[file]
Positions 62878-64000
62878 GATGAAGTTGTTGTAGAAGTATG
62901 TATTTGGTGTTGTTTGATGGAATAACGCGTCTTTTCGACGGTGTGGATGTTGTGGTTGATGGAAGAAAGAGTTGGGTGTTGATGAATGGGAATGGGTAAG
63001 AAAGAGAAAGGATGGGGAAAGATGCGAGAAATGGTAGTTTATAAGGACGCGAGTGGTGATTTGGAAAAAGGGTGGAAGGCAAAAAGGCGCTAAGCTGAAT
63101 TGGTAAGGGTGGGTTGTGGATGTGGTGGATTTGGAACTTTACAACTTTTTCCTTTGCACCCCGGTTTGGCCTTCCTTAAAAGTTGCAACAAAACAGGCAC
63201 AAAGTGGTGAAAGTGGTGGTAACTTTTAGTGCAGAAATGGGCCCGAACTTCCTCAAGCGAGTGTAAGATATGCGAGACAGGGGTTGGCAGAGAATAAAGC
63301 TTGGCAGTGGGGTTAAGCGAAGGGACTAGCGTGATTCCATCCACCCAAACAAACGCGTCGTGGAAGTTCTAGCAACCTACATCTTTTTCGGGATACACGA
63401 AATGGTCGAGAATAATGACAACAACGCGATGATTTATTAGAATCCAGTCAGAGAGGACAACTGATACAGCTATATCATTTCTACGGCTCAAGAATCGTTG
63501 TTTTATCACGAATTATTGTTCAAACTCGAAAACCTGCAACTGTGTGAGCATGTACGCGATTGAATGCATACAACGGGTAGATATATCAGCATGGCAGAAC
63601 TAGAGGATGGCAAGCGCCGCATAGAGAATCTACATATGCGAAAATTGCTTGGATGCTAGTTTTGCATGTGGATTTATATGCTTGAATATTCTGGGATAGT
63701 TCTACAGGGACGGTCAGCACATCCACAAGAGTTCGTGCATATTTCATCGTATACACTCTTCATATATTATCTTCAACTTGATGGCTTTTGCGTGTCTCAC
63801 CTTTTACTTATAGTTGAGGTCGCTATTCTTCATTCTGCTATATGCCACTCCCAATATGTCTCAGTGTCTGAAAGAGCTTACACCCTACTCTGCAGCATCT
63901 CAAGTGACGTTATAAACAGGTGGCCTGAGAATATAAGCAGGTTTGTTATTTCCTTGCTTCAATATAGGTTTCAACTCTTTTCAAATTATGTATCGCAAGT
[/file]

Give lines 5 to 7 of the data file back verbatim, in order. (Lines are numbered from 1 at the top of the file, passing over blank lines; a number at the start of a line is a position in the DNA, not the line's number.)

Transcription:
63101 TGGTAAGGGTGGGTTGTGGATGTGGTGGATTTGGAACTTTACAACTTTTTCCTTTGCACCCCGGTTTGGCCTTCCTTAAAAGTTGCAACAAAACAGGCAC
63201 AAAGTGGTGAAAGTGGTGGTAACTTTTAGTGCAGAAATGGGCCCGAACTTCCTCAAGCGAGTGTAAGATATGCGAGACAGGGGTTGGCAGAGAATAAAGC
63301 TTGGCAGTGGGGTTAAGCGAAGGGACTAGCGTGATTCCATCCACCCAAACAAACGCGTCGTGGAAGTTCTAGCAACCTACATCTTTTTCGGGATACACGA